1.  Frank Chance     37     199
2.  Johnny Keane     21     155
3.  Joe Torre (!)    36     153
4.  Birdie Tebbetts  22     144
5.  Hughie Jennings  40     133
6.  Frankie Frisch   40   127.3
7.  Walter Johnson   26   127.2
8.  Cap Anson        37     126
9.  Paul Richards    27     123
10. Casey Stengel    58     119
11. Fielder Jonens   29     118
12. Frank Selee      43   117.3
12. Jimmy Dykes      60   117.3
14. Joe Cronin       36   116.8
15. Fred Mitchell    20     115
16. John McGraw     108     114

When the No. 16 is John McGraw, you have to include him. That list’s about what I’d expe—wait—Joe Torre? Joe Frickin’ Torre?!?!? The heck? (Looks up Torre’s numbers.) No, he really wasn’t much of a leverager. His score is a fluke caused by a combination of factors: 1) the lowest score of the last 40 years (Andy Pettitte‘s 2002) happened on his watch, 2) LP% are so low nowadays it’s easier to stand out in a crowd, 3) his score is far more incomplete than that of the other managers. I AOWPd two-thirds of all starts from 1876-1969, but only around 10% from the 1990s. Torre’s score is partially a sample size bugaboo. (Prior to the Bronx, I only have brief stints by Jerry Koosman and Phil Nierko under him.) 4) An unusually large collection of 102s and 103 AOWP+s. Thus he makes the Peer Number leaderboard while his career LPA of 2.94 would put him among the 15 lowest pre-1960 managers.

The bottom of the list:

    Manager         No. SP  Peer No.
1.  Fred Haney       21  49.35
2.  Jimmy Collins    20  49.42
3.  Harry Craft      24     55
4.  Burt Shotton     23     56
5.  Ralph Houk       37     63
6.  Pinky Higgins    22     64
7.  Miller Huggins   57     69
8.  Walt Alston      82     71
9.  Pat Moran        28     72
10. Jimmy McAleer    37   72.6
11. Patsy Donovan    23   72.8
12. Luke Sewell      28     76
13. Gene Mauch       35     78
14. George Stallings 30   78.8
15. Tris Speaker     20   78.9

Talk about a photo finish. Lots of 1960s managers on the list. That makes sense—that’s when leveraging died out. Looking up, you can see which clubs were on the cutting edge of abandoning it. Now here’s the biggest Peer Number for those with 10-19 pitchers:

    Manager           No. SP  Peer No. 
1.  Hank Bauer         17    251
2.  Red Rolfe          13    200
3.  Pants Rowland      14    193
4.  Ossie Vitt         11    177
5.  Bill Shettsline    17    164
6.  Pie Traynor        15    163
7.  Dave Bristol       15  149.4
8.  Billy Meyer        10  148.7
9.  Bill Donovan       11    147
10. Stan Hack          11    146
11. Roger Bresnahan    11    145
12. Cito Gaston        12    138
13. Eddie Sawyer       11  136.3
14. Bill Killefer      17  136.8
15. Eddie Stanky       15    134

Again, a few 1960s managers. Only these guys didn’t last as long as the Alstons and Houks. Apparently, one of the biggest factors determining how long a manager would last back then was how willing he was to abandon leveraging. Guys like Alston and even Mauch did it initially, but moved away. Hank Bauer stuck with it, and was through by 1970. Please note only two men have more impressive scores than Frank Chance. Remember what I just said about Torre? Same general thing explains Gaston on this list, as well as the modern manager on the next list—here it is, lowest Peer Number for the short career men:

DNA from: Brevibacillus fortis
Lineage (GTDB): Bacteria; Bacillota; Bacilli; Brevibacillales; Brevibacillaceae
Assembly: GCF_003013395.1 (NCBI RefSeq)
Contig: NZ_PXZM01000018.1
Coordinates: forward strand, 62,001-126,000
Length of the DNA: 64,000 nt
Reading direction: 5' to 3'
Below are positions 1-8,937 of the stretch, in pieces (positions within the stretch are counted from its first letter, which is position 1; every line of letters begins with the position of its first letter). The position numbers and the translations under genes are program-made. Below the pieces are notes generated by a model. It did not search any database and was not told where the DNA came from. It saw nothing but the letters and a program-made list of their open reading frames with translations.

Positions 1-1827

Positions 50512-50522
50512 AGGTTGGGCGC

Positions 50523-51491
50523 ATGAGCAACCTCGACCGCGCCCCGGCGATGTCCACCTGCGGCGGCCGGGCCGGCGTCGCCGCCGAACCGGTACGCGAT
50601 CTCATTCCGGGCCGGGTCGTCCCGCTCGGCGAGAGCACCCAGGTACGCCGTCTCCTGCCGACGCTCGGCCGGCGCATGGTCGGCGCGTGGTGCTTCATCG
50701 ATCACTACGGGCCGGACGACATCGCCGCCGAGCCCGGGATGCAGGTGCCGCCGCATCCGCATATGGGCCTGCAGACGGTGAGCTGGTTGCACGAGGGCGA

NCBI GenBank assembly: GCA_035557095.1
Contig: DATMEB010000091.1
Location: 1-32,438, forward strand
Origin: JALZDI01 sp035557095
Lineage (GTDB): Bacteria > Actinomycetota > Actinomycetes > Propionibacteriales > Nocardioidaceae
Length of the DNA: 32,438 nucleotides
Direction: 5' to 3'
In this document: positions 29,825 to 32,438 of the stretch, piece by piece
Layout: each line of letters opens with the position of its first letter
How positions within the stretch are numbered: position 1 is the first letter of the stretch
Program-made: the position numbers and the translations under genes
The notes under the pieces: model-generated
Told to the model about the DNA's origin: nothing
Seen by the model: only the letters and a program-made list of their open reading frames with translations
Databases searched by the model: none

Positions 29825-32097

Manager           No. SP   Peer No. 
1.  Frank Bancroft     10      39
2.  Jimmie Wilson      18      49
3.  Dave Bancroft      10      56
4.  Nap Lajoie         14      59
5.  Dan Howley         19    65.6
6.  Jimmy Williams     14    65.7
7.  Horace Phillips    13      66
8.  Lum Harris         13      69
9.  Del Baker          15      71
10. Ossie Bluege       17      73
11. Ed Barrow          16   74.18
12. Arthur Irwin       14   74.21
13. Bill Virdon        18      77
14. Kid Gleason        12      78
15. Gus Schmelz        18      79

Mostly the same names.

Well, the next question is what era had the highest LPA. That’s the next article.

References & Resources
What the heck is AOWP+?: The stat I invented to judge pitcher leveraging. It’s AOWP/TOWP*100. AOWP is Average Opponent Winning Percentage. TOWP is Team’s (Average) Opponent Winning Percentage. To figure AOWP for a single season, you take the number of starts a given pitcher had against each opposing team, and multiply that by the team’s winning percentage. After doing this for all rival squads, add up the products and divide by the pitcher’s total games started. The result is his AOWP. The same logic applies to TOWP, only here you look at how many games the team played against all rivals. If a pitcher’s used evenly, his AOWP will be the same as the TOWP, and he’ll have an AOWP+ of 100. If he’s used more against better teams, he’ll have a higher AOWP+. I calculated AOWP+ for 659 pitchers who started 182,000 games, including more than two-thirds of all games from 1876-1969.